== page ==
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The incoming Law School class boasts 14 PhDs, 46 students with graduate degrees, and even a nuclear engineer. While impressive, this is not unusual. In recent years, Suffolk Law has attracted an increasing number of students with advanced degrees, with 35 PhDs currently enrolled.
“Many of these students have graduate degrees in STEM fields, and they know that the Law School has a terrific local and national reputation in IP law,” says Professor Rebecca Curtin, co-director of the Intellectual Property Concentration. “Many of these students already have jobs in law firms working on patent matters, so they need to go to law school at night. We pair an outstanding IP program with a highly ranked evening program. It’s a perfect match.”
Many attend Suffolk Law for the IP Concentration, which is one of the largest and most developed of its kind in the country, offering a patent law specialization and a full range of IP courses—patents, copyright, trademarks, trade secrets, and licensing—to introduce students to the diversity of the field.
Recognition by The Legal 500 typically takes years of building a career and clientele. An organic chemist turned Suffolk Law student has accomplished the feat while still in law school.
Paul R. Fleming JD’20, who serves as a patent agent with Dechert LLP, was recognized this year by The Legal 500 U.S. for his patent prosecution work.
“The partner I worked with said that it’s a big deal,” says Fleming, who received his PhD from MIT and did his postdoc at the National Institutes of Health before working as a scientist for AstraZeneca. “I think my background in the pharmaceutical industry really helped me. I am able to help clients because I understand drug discovery so well; it’s deeply ingrained in my system.”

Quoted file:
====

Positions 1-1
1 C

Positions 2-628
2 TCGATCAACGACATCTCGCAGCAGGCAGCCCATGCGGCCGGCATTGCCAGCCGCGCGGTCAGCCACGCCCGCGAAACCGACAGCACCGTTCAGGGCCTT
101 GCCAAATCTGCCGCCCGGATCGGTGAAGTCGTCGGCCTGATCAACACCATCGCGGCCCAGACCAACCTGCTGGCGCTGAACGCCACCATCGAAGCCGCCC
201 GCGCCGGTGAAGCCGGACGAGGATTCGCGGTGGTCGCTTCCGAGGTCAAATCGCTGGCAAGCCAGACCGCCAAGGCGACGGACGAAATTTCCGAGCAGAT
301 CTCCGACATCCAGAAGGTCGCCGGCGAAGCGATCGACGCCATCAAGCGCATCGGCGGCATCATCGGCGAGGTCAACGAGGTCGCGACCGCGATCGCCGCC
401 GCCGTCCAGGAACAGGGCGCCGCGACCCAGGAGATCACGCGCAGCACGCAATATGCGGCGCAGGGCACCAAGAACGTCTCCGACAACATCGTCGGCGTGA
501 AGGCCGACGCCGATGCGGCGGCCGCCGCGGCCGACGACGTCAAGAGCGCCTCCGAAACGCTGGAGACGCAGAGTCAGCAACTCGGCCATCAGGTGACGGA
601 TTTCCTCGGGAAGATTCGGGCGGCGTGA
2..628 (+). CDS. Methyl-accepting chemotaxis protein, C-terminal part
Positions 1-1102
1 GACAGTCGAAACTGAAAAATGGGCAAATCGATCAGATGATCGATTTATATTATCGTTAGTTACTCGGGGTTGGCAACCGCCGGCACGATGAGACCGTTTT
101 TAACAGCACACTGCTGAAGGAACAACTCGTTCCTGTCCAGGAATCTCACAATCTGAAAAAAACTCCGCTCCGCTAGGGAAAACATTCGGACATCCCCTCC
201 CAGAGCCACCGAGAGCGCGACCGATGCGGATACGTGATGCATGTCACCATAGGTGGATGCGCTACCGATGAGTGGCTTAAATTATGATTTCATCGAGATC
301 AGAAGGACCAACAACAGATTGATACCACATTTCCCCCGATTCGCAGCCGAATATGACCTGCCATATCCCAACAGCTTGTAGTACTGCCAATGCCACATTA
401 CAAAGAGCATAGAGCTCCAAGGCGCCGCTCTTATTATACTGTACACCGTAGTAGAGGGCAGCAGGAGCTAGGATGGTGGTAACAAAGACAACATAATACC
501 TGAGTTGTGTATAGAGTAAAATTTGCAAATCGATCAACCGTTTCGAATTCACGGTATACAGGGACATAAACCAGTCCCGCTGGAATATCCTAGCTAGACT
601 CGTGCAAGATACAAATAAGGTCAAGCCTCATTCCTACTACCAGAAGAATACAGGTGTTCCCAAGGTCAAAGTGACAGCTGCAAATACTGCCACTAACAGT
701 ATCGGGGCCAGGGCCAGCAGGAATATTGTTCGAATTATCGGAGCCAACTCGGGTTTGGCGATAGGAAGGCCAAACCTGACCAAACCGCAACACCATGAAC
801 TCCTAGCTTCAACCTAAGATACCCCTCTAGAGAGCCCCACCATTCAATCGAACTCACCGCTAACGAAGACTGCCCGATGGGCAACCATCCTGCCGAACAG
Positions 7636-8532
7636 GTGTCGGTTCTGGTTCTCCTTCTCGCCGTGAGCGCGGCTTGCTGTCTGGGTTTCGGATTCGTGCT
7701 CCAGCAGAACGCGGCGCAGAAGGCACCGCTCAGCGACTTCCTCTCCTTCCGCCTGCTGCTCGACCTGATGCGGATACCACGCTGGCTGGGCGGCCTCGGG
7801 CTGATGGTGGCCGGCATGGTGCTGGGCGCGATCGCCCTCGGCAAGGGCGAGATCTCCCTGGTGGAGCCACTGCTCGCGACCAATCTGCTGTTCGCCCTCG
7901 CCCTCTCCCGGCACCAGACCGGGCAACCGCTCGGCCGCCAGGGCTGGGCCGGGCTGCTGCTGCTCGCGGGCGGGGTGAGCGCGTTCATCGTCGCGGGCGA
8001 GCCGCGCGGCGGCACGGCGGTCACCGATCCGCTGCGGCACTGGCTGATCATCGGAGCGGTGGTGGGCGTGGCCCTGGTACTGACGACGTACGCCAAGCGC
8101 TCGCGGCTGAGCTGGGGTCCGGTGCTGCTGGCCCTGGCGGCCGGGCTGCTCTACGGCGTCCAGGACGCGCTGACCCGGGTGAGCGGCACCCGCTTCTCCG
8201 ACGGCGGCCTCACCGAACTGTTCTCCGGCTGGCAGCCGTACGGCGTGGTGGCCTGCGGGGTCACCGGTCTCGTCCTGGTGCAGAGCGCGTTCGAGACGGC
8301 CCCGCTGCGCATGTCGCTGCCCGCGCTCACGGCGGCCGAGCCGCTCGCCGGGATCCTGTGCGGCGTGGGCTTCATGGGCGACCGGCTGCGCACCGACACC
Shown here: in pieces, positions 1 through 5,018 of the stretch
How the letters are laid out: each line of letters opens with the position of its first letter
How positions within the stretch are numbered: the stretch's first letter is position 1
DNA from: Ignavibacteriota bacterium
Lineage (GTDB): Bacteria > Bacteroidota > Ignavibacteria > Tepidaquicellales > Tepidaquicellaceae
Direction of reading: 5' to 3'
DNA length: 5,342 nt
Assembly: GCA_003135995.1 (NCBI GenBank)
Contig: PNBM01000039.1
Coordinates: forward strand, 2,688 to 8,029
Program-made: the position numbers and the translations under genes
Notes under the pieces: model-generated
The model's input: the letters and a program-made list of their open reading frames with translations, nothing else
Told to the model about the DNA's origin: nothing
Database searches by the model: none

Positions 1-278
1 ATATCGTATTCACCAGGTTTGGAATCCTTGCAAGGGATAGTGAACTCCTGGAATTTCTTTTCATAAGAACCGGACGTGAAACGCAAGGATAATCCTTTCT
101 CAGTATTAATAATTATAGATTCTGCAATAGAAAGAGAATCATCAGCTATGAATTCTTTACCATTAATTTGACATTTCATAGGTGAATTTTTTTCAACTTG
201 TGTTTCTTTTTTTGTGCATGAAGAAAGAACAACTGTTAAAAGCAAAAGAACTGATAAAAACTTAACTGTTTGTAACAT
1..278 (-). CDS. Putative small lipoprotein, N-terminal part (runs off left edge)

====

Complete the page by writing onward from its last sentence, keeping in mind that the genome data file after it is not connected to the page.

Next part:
His work as a staff scientist at Choate, Hall & Stewart with Andrea Reid JD’06, a former chemist herself, helped inspire his own transition to law. The two continue to work together today at Dechert.
“It definitely took me some time to get comfortable making the switch from research to being a patent agent. That’s a big switch,” he says. “So, for me, it was really gratifying to see that the clients appreciated the work I did and found that I was a valuable part of their team.”
Through Suffolk Law’s new Accelerated JD Program, Fleming completed his JD a year and a half early.
Photographs from left: Michael J. Clarke, Courtesy of Carly Gillis Photography
While working as an investigator in oral biology at Boston University, Eva Helmerhorst, Class of 2021, discovered that a naturally occurring oral bacteria, Rothia mucilaginosa, can break down gluten proteins. Her discovery and forthcoming inventions will create a natural therapy for individuals with celiac disease or other forms of gluten intolerance.
Going through the patent process spurred Helmerhorst’s interest in law, she says: “I was in contact a lot with the Office of Technology Development during the time, and this is how I actually became interested in patent law.”
Helmerhorst, who holds a doctorate in oral biochemistry, was recognized in 2019 as one of 13 honorees at the Boston Patent Law Association’s 9th Annual Invented Here! Awards, and was one of four honorees invited to share more about their work.
“I remember one of the questions I was asked was: ‘How do you get to a discovery?’ My answer was ‘Just let your brain wander and see where it goes and make connections’ ... because, when I found the enzyme ... it was kind of an accidental discovery. It often goes like that,” says the Suffolk Law 4L evening student.
Helmerhorst’s journey from science to IP law is not uncommon at Suffolk Law. In a typical year, more than a dozen entering students hold a PhD, many in STEM fields. They often pursue patent law, one of the reasons that 30% of Boston-area patent lawyers are Suffolk Law alumni.